One barrier that males face when they attempt to move past painful memories, Willis said, is that they often feel reluctant to talk about their emotions—especially painful ones—because they fear being seen as vulnerable. He also noted that this fear is often coupled with a sense that taking care of others is somehow feminine or weak.
“We’re simply not teaching men to be nurturing and caring to the degree that we do women,” Willis says. Many of the men in the study said that breaking through their reluctance to talk about their experiences was crucial to overcoming the emotional shadow of abuse, and Willis speculates that this fear of emoting may conceal a clue to the question of why men commit acts of violence. “It’s a very complex question to answer, but caring and healing offer a solution,” he says. “In my ideal world, I would like to see this be a larger conversation in society—the whole notion of how men can be socialized to better care for themselves.”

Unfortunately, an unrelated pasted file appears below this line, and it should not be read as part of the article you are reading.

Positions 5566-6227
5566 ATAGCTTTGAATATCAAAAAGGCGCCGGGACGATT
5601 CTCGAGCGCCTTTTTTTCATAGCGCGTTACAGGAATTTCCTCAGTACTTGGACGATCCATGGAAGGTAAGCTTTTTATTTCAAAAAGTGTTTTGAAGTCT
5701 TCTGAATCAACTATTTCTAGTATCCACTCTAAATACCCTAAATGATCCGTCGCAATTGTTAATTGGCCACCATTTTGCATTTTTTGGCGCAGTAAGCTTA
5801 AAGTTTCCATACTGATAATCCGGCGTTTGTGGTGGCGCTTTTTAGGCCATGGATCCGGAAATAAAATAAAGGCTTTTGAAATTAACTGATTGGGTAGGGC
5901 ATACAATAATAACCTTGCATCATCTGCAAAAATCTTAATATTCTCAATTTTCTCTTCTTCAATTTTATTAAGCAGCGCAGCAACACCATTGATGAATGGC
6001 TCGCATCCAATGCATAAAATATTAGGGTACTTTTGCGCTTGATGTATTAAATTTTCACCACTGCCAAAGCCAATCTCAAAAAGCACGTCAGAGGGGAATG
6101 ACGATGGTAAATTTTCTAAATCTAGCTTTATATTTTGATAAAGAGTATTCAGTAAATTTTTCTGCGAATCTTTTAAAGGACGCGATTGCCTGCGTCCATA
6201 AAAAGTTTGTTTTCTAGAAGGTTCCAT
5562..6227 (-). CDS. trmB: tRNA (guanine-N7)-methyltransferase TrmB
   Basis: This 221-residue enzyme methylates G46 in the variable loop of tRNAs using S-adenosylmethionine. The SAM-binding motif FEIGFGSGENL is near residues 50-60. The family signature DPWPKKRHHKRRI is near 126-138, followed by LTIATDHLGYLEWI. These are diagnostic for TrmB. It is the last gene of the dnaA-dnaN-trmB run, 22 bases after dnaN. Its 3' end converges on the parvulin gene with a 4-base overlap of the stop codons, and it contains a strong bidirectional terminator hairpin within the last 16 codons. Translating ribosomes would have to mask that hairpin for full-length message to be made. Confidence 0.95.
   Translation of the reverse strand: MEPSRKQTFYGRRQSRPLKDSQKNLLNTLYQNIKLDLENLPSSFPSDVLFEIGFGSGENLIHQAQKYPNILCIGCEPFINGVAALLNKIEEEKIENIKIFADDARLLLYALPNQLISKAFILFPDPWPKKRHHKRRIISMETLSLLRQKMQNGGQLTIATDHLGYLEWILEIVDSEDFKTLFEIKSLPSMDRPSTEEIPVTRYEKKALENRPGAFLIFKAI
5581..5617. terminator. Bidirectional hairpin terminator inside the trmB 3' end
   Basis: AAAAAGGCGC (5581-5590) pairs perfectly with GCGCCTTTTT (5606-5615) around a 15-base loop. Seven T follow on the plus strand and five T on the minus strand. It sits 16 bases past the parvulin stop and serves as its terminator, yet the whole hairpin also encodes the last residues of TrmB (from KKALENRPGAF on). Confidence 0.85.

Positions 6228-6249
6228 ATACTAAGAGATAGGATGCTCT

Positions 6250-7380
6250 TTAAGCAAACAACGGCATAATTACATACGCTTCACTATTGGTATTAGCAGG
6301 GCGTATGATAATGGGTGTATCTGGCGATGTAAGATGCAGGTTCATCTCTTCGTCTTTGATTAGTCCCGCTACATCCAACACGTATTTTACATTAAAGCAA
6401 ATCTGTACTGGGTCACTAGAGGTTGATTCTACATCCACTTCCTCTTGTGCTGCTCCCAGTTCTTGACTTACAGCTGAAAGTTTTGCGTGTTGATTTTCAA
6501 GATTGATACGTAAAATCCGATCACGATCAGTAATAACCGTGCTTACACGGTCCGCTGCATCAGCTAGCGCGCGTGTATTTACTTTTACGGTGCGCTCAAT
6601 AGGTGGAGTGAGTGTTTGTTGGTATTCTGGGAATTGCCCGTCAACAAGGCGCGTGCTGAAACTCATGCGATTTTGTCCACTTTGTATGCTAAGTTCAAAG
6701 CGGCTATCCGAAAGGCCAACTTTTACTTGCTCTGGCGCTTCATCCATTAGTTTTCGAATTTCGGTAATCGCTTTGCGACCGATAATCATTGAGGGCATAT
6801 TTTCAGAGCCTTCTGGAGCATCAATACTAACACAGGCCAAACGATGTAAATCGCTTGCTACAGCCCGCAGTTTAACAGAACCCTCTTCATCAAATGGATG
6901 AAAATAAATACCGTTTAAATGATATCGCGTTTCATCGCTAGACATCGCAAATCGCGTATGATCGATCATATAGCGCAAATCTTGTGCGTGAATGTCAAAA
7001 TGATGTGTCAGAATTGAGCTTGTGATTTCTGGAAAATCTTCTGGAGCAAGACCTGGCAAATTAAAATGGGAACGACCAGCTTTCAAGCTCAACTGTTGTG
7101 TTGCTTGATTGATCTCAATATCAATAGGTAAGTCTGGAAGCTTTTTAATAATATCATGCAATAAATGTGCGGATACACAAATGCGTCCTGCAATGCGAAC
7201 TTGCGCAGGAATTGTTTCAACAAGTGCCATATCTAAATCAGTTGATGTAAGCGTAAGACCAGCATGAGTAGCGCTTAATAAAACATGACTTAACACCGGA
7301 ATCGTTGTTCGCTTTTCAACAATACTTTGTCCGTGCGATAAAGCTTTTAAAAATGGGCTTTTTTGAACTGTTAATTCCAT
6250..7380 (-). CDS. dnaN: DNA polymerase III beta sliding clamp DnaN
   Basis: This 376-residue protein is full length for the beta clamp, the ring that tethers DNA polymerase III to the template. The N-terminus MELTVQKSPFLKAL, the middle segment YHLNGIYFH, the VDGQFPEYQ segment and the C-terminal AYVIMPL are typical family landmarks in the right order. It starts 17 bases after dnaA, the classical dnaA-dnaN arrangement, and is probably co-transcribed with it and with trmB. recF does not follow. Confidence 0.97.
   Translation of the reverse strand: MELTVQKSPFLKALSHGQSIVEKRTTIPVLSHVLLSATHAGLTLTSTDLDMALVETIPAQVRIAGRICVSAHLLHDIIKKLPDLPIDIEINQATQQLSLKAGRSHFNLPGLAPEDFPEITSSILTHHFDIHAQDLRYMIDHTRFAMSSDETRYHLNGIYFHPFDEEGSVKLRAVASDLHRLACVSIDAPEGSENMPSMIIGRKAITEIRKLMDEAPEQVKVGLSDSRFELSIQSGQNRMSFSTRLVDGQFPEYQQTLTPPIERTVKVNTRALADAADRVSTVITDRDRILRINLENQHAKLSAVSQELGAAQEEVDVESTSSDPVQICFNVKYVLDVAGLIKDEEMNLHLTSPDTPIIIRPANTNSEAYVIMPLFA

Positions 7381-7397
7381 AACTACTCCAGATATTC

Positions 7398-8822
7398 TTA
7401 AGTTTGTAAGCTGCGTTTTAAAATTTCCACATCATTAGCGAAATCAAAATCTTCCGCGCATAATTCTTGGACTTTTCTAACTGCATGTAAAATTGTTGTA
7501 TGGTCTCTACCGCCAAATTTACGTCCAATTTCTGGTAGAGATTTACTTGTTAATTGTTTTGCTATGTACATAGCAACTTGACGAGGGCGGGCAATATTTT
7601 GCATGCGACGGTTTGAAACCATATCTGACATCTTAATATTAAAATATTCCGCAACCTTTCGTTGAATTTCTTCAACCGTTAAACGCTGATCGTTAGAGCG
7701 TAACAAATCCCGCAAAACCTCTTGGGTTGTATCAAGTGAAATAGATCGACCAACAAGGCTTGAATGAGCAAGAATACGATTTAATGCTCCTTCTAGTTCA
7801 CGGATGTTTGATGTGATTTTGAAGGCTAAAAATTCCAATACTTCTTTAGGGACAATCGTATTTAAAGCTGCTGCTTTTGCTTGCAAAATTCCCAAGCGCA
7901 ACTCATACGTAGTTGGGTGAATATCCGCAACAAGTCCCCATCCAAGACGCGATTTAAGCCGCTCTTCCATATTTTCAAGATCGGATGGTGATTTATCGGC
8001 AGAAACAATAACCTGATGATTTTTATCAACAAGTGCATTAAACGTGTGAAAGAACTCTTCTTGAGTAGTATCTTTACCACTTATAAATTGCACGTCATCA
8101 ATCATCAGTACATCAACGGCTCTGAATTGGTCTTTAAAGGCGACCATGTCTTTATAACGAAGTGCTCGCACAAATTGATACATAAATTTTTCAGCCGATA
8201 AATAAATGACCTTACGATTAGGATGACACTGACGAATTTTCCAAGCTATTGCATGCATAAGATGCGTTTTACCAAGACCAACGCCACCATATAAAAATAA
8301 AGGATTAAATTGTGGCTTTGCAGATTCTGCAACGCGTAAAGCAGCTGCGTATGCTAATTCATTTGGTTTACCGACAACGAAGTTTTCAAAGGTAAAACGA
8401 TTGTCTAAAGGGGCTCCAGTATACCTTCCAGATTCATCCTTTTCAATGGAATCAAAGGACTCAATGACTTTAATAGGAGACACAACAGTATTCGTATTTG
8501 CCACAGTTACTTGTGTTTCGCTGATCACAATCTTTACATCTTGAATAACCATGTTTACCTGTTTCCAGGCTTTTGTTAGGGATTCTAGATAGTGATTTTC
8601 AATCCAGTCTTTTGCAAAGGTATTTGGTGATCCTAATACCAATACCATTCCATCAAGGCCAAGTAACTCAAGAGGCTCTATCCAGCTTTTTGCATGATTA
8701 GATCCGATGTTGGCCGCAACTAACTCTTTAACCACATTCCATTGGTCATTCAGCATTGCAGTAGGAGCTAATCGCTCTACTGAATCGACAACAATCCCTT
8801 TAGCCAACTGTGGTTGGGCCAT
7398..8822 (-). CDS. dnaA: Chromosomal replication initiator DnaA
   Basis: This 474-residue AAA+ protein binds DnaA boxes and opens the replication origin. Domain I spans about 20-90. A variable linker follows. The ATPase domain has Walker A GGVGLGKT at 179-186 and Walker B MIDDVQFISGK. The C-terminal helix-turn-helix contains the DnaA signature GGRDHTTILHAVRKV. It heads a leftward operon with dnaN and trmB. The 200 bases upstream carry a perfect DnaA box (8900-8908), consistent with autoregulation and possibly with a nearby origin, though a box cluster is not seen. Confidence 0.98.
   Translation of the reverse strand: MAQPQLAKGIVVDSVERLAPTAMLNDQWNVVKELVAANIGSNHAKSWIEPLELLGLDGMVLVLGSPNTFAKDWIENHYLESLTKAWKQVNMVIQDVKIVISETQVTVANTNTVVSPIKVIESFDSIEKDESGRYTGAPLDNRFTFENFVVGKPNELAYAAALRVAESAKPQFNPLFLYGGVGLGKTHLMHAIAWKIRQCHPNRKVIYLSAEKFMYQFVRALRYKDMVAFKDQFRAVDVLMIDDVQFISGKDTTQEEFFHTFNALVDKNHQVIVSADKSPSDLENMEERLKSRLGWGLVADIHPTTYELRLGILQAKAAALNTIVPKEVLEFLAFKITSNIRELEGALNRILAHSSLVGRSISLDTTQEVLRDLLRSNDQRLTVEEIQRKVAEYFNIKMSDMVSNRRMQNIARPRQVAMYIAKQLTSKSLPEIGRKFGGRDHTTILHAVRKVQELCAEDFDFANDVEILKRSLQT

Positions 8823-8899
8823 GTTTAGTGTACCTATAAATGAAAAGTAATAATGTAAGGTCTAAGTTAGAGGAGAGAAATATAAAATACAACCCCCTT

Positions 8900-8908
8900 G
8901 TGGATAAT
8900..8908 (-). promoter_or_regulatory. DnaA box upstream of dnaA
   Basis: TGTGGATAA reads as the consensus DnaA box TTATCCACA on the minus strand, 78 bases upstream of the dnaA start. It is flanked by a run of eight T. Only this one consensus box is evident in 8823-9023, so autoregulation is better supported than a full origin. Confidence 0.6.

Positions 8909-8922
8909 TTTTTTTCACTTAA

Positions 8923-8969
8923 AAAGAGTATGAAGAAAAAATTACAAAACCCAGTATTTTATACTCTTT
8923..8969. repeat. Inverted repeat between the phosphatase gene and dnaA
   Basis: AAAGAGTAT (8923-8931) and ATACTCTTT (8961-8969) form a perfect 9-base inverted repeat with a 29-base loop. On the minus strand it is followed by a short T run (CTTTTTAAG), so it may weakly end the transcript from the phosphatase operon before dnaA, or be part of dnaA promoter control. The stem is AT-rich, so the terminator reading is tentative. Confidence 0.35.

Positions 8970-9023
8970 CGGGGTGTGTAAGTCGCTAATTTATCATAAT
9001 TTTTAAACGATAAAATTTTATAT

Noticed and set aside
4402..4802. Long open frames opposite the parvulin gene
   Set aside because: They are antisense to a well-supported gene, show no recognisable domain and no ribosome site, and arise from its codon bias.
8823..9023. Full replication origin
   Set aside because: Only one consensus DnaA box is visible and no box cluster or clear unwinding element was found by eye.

“Healing happens in an environment where there is human dignity and respect, and that kind of environment has to be built collaboratively,” Willis says. At the training program in Fishkill, he said, he and Watson discussed how health care professionals might work to help make prisons more humane for both staff and inmates. Willis and the other facilitators led group discussions, breaks for reflection, and simulations of patient-nurse encounters. In one such exercise, participants were asked to speak and then interrupted. The idea, Willis explained, was for each participant to experience the difference between being heard and not being heard.